The M&M Report: Pop Culture in the Age of Trump

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Devin and I gathered our thoughts on the role of pop culture going forward in an era when the truth is a lie, facts are fiction and Donald Trump is the president of the United States. Plus: It’s our 100th episode! Quite a milestone for us.

Further reading: Alyssa Rosenberg on the importance of representation; Caroline Framke on Jimmy Fallon and Seth Meyers’ shows since the election; Todd VanDerWerff on the perils of overly simplistic pop culture criticism; Ira Madison III on Get Out; Mikael Wood on Lady Gaga.

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Taylor Swift Always Wins

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Taylor Swift and Tom Hiddleston are dating. Perhaps you know about this from the The Sun. Perhaps you know about this from Taylor’s Instagram. Perhaps you know about this from three sentences ago.

But they’re not just dating. They are a Thing. An Item. A Couple. (They might even get married.) They’ve been plastering PDA photos of their romantic travails across the Internet, in what seems like a desperate attempt to convince people of something they probably would have believed anyway. A few weeks ago, Hiddleston’s parents joined the movement. On the Fourth of July, a cadre of famous people like Blake Lively and Ryan Reynolds got in on the action.

And over July 4 weekend, so did the conspiracy theorists, of which I now consider myself one. (Much credit to Ellie Woodward of Buzzfeed UK for leading the charge on this important coverage.) The breaking point appeared to be the picture of Hiddleston sporting a gaudy “I Love T.S.” shirt that would be embarrassing if he were in middle school. It’s not a great look for the man who allegedly wants to parlay his T-Swift courtship into the dapper threads of 007. And, on the surface, none of this is a great look for Taylor Swift either. The charges frequently and often unfairly leveled against her — she fakes relationships for attention, she thrives on romantic drama with famous people, she perpetuates antiquated love fantasies and deludes her impressionable fans — don’t seem quite as unfair anymore.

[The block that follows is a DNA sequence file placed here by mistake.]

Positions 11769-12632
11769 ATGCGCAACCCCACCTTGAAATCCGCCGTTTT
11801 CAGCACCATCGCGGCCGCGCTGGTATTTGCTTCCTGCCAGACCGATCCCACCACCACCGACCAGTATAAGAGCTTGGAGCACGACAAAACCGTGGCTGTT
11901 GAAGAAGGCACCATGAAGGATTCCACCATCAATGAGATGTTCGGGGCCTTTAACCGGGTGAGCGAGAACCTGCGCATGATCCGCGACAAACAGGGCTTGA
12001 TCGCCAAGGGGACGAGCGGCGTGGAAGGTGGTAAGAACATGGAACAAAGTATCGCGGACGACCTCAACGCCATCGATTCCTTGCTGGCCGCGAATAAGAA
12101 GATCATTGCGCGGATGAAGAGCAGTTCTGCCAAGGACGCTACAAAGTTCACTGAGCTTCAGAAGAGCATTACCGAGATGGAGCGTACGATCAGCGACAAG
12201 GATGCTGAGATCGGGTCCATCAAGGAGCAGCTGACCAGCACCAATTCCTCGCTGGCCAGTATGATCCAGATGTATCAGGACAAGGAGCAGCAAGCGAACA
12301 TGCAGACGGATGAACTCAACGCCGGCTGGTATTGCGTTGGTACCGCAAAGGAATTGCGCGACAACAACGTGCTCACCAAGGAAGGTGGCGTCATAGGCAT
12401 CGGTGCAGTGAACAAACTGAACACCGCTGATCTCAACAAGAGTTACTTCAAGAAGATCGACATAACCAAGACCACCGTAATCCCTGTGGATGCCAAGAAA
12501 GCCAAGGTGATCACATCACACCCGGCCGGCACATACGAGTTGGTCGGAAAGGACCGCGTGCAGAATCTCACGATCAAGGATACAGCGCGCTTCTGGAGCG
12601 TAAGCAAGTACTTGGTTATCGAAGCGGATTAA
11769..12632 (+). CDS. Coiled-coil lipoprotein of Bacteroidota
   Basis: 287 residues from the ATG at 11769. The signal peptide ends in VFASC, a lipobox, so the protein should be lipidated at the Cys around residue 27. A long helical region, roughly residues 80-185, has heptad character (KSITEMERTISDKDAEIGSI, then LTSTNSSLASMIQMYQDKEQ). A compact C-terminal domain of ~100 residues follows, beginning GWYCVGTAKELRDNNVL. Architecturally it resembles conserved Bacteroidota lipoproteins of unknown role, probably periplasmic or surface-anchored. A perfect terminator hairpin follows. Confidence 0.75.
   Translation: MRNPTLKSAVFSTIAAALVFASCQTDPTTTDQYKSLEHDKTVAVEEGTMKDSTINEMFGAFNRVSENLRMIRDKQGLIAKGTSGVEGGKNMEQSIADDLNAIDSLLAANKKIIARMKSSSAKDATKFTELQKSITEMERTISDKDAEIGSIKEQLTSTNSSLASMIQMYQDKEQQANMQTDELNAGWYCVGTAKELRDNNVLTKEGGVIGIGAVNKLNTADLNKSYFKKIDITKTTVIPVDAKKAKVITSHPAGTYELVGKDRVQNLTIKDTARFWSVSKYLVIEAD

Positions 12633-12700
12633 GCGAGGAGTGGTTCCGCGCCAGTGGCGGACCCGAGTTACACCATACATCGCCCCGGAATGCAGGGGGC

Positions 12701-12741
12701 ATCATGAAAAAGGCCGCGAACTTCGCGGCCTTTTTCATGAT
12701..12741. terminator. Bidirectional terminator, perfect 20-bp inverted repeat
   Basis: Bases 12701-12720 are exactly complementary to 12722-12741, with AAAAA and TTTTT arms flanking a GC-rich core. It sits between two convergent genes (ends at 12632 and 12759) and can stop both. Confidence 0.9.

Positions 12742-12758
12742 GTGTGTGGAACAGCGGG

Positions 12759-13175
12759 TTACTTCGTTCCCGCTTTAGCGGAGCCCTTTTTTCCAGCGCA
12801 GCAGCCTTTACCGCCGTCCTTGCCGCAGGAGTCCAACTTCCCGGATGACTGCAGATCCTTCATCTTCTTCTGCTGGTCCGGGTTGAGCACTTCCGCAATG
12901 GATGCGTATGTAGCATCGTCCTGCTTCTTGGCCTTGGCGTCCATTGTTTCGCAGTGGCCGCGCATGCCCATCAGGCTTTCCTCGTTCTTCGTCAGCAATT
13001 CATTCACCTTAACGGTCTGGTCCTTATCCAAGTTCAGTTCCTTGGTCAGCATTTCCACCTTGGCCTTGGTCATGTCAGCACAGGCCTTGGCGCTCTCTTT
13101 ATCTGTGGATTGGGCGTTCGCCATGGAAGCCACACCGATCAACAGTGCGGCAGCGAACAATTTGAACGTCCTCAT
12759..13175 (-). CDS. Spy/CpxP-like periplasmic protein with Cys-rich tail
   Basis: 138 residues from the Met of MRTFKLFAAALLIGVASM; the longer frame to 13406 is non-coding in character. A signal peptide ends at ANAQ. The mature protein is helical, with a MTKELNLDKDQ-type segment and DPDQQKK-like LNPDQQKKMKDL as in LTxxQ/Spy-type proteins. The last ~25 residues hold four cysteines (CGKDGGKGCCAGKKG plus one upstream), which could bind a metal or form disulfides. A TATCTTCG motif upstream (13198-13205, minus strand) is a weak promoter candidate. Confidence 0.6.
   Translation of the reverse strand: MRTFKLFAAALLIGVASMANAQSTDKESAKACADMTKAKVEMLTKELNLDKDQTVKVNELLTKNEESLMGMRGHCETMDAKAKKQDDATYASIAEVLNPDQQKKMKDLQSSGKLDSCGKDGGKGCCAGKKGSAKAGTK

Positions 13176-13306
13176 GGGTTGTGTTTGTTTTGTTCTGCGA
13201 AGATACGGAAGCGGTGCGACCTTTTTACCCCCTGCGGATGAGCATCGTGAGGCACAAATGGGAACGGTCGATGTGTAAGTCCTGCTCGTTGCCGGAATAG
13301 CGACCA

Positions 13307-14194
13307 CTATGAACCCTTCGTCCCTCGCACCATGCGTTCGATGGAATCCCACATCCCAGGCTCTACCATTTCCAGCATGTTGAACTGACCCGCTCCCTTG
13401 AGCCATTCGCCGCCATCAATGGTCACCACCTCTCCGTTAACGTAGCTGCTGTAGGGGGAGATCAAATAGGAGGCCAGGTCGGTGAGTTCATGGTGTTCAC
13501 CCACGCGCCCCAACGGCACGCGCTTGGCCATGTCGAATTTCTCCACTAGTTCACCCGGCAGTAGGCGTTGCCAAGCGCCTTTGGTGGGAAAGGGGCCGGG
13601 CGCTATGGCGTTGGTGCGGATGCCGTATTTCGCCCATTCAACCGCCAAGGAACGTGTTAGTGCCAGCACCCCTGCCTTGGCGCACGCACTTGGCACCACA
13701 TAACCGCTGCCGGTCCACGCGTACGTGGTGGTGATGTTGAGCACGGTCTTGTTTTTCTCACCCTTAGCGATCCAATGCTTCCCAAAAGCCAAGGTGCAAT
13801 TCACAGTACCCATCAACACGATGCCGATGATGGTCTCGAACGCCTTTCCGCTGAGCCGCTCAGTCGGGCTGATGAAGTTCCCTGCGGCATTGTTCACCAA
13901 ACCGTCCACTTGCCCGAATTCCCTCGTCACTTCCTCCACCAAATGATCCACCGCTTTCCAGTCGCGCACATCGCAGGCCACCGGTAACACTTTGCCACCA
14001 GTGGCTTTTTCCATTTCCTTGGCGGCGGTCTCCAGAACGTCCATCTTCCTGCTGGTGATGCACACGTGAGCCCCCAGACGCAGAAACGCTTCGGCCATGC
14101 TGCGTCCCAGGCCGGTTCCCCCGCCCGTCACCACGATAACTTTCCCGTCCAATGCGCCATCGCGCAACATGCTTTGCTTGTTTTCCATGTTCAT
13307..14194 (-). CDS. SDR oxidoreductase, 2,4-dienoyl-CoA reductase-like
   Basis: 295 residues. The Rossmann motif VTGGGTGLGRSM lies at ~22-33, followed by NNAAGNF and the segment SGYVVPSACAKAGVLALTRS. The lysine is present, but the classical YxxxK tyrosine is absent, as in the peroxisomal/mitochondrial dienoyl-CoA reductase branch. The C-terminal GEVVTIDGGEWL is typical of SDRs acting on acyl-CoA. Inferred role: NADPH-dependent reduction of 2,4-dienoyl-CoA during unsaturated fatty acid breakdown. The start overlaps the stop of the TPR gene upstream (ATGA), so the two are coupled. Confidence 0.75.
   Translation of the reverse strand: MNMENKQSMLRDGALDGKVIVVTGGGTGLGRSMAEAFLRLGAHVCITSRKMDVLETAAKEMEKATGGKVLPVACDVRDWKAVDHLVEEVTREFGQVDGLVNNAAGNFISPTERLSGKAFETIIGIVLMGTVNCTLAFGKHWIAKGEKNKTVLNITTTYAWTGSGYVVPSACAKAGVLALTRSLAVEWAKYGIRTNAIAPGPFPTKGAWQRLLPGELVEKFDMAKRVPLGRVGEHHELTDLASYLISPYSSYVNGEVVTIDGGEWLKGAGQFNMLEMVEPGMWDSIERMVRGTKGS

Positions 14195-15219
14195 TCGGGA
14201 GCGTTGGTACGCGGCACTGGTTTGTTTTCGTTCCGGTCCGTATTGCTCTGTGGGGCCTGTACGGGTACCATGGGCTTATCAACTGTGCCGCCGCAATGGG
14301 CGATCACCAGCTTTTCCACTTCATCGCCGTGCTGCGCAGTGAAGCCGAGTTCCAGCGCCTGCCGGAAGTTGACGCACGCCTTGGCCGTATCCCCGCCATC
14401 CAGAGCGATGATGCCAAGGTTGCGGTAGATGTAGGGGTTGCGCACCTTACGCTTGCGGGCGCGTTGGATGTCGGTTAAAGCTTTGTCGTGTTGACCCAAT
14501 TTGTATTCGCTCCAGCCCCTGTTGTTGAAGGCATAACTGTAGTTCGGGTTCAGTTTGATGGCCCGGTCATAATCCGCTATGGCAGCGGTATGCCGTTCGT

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2015 in Review: Top 10 Top 40 Songs

Some of the year’s most popular songs were also some of the best. Below, I’ve listed my ten favorite Top 40 songs of 2015. All of these songs appeared on the Billboard year-end Hot 100 for 2015.

That self-imposed rules means I can’t include what I consider the cream of this year’s pop crop: Carly Rae Jepsen’s “Boy Problems” and “I Didn’t Just Come Here to Dance” and “Run Away With Me” and “All That” and “Let’s Get Lost.” This woman had her 1989 moment this year and America paid no attention. Her manager Scooter Braun now admits something went wrong on his end. Too little, too late. It’s a crime.

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Stepping Back from the VMAs, Maybe Forever

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I’ve spent all week trying to avoid finding something nice to say about this year’s VMAs.

I watched this year’s show live through the MTV app on my iPhone. By the end, I had a headache, but I couldn’t tell if it came from the small screen or the sugar high. The show was an overcaffeinated mess, drunk on its own excess and obsessed with its own artifice. There were missed cues, bum notes, off-color asides and racist undertones. What appeared spontaneous also felt calculated. What appeared calculated also felt cliched.

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Good Money, “Bad Blood”: Taylor Swift and Kendrick Lamar Team Up

KendrickTaylor Swift set us up to talk about the music video for “Bad Blood” for two full weeks before it premiered during last Sunday’s Billboard Music Awards. Despite Swift’s stacked Rolodex and the overstimulating aesthetics of the video, though, I’d much rather talk about something most people seem to have ignored: Kendrick Lamar’s guest verses.

First of all, it’s worth stepping back and realizing that ten years ago, Taylor Swift released a charming, low-key country single called “Tim McGraw,” and no one had the slightest idea who Kendrick Lamar was. (The top-selling rappers of that year were 50 Cent and some guy named Kanye West. If only we knew then what we know now.) Even at the onset of Kendrick Lamar’s rise to the top of the rap game, it was unthinkable that he would appear on the fourth single from any pop star’s new album. It was also unthinkable that Taylor Swift could be called, without irony or qualification, a “pop star,” as she is today.

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Taylor Swift’s “1989”: Rise of a Benevolent Empire

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“Welcome to New York,” the first track on Taylor Swift’s new album 1989, is not about New York. If you’ve heard the song, you already know why. It’s about a magical place filled with wonder and delight. That place does not exist. But Taylor Swift does, and the song is about her.

“It’s been waiting for you,” she chants. She’s projecting, of course. We’ve been waiting for her.

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